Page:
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Original article
peer-reviewed

Euthanasia: A Controversial Entity Among Students of Karachi



Abstract

Background

A serene death may be achieved through skilled and compassionate care, as well as by the dying person's own sense of having lived a righteous life. The purpose of this study is to acquire information about students’ knowledge and understanding of euthanasia.

Materials and Methods

Four hundred and fifty-six students from four classes of two institutions with similar demographic characteristics were included in this cross-sectional study. A questionnaire adapted from a study of ‘Gruber, et al.’ was distributed among the respondents after obtaining a verbal informed consent. The questionnaire had two parts, first dealing with demographics of respondents, and in the second part students were given different situations and asked about their decision in that particular setting to understand their opinion about euthanasia.

Results

There were 31.7% medical students and 12.9% non-medical students in favor to provide complete medical information (p < 0.001) while 59.2% non-medical students thought that complete information should be given to a patient if any iatrogenic incident occurred. Same favored by 33.7% of medical students (p < 0.001). The majority of medical students (84.5%) felt that cardiopulmonary resuscitation (CPR) must always be provided (p < 0.001) and this was acceptable more among females (p = 0.001). Furthermore, medical students (57.6%) were more in favor of continuing maximum medical treatment including CPR than non-medical students (42.9%, p = 0.003). A total of 83% non-medical students and 46% medical students found euthanasia an acceptable practice.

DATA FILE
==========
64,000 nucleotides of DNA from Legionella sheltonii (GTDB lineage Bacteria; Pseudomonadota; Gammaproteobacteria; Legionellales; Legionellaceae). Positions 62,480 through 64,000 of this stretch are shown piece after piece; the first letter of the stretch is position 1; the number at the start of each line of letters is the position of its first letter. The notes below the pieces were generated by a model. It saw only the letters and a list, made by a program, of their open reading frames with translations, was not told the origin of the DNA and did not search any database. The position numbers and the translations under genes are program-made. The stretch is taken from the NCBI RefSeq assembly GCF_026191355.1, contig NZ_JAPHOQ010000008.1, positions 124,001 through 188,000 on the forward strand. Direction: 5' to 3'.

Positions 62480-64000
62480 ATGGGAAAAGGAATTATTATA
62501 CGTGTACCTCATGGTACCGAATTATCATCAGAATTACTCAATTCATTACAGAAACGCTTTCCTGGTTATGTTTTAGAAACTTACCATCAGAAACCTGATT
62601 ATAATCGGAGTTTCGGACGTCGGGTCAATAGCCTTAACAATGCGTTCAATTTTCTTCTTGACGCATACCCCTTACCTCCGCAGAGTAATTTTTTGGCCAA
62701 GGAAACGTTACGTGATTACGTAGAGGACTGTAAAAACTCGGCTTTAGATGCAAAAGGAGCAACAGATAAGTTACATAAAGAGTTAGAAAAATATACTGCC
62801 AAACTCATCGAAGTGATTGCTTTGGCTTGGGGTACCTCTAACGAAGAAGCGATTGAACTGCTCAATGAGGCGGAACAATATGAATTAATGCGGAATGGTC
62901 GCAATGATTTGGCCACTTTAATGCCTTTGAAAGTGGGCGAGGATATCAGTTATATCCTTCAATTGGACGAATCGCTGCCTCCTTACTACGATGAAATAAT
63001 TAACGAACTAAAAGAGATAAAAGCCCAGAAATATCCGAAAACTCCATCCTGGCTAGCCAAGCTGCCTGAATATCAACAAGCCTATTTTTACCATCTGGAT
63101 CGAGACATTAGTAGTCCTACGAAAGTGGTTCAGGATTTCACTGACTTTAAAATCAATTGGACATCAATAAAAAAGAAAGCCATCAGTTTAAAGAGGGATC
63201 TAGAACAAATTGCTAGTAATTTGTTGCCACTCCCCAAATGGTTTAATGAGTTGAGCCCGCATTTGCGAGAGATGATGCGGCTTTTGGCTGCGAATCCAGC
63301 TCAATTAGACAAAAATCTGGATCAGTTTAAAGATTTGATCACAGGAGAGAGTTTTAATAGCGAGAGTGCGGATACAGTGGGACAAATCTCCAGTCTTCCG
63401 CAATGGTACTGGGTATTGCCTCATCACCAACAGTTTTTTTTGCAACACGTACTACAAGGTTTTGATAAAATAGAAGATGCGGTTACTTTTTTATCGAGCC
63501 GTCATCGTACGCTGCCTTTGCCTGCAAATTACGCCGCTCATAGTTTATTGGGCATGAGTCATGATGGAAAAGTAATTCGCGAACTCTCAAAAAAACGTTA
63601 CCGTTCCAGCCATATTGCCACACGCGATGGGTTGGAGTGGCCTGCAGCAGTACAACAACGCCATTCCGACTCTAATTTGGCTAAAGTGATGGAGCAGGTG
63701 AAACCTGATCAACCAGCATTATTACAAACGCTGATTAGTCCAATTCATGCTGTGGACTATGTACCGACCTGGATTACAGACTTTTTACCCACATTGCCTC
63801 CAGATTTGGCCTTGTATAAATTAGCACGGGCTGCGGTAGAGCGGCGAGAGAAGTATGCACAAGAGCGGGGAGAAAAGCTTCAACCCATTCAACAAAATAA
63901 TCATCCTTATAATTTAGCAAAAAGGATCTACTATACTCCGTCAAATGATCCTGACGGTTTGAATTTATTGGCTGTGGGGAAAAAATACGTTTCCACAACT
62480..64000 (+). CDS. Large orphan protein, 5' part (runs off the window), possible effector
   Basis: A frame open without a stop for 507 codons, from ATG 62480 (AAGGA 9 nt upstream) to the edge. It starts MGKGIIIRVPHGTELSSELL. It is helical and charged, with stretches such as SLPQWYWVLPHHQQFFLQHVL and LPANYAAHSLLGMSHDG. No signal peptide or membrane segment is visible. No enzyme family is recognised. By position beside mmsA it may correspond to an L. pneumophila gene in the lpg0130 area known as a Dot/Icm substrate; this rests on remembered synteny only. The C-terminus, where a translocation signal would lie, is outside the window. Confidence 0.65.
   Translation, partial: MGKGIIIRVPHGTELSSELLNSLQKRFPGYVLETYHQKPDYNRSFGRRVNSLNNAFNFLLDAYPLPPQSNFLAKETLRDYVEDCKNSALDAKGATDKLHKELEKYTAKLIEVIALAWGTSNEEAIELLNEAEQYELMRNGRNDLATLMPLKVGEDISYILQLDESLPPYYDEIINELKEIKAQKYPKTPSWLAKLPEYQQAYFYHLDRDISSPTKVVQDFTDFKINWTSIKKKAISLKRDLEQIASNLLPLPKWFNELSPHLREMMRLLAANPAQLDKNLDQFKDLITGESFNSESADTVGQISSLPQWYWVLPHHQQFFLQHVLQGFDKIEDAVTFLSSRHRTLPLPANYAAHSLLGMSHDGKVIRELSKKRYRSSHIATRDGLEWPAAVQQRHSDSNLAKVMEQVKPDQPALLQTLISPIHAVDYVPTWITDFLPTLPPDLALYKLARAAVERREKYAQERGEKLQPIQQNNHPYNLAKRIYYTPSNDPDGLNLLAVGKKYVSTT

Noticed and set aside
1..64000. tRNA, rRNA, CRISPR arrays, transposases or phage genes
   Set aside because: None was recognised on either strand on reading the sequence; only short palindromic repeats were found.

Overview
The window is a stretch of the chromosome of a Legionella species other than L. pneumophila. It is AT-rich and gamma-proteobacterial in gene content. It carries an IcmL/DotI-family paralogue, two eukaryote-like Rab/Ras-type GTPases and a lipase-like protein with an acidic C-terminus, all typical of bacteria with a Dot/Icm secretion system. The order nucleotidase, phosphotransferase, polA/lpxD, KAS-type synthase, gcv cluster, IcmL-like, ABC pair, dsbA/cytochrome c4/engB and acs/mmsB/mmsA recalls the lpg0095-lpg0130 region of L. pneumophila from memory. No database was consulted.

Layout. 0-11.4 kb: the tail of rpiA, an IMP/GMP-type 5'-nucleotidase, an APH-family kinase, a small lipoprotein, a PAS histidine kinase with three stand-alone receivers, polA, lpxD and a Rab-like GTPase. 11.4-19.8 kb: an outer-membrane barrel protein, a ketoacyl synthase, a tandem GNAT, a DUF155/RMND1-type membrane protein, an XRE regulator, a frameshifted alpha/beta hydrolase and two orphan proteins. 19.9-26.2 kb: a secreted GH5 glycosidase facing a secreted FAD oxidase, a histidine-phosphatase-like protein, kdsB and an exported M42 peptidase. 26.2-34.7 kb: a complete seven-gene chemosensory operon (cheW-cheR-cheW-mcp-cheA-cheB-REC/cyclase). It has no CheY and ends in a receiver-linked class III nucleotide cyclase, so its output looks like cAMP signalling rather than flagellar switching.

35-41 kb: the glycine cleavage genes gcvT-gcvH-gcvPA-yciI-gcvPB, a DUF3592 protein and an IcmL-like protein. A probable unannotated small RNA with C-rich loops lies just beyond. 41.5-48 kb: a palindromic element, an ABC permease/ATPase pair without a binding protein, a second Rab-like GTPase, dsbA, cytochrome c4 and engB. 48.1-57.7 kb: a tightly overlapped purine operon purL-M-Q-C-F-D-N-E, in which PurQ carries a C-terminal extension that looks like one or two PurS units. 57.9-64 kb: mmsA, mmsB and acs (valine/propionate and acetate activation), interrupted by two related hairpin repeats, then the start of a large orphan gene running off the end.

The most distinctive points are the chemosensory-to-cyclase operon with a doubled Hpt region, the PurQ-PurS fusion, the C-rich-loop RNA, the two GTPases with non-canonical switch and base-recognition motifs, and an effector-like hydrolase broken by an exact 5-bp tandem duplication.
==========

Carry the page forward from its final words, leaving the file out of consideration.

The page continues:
Conclusion

Results show a significant difference in perception of medical and non-medical students regarding euthanasia. Non-medical students are more in favor of euthanasia than medical students. Also, it is observed that males seem to be more inclined towards euthanasia while females are more in favor to provide maximum medical treatment.



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Original article
peer-reviewed

Euthanasia: A Controversial Entity Among Students of Karachi


Author Information

Ameet Kumar

Department of Medicine, Macneal Hospital

Syeda Naqvi Corresponding Author

Jinnah Postgraduate Medical Centre, Jinnah Sindh Medical University (SMC)

Pirthvi Raj Giyanwani

Civil Hospital Karachi, Dow University of Health Sciences (DUHS), Karachi, Pakistan

Fareeha Yousuf

Civil Hospital Karachi, DOW Medical College

Aaliya Masnoon

Internal Medicine, Credit Valley Hospital, Mississauga, Ontario

Kiran Bai

Medicine, Peoples University of Medical and health sciences for women

Deepak Kumar

Internal Medicine, Civil Hospital Sukkur


Ethics Statement and Conflict of Interest Disclosures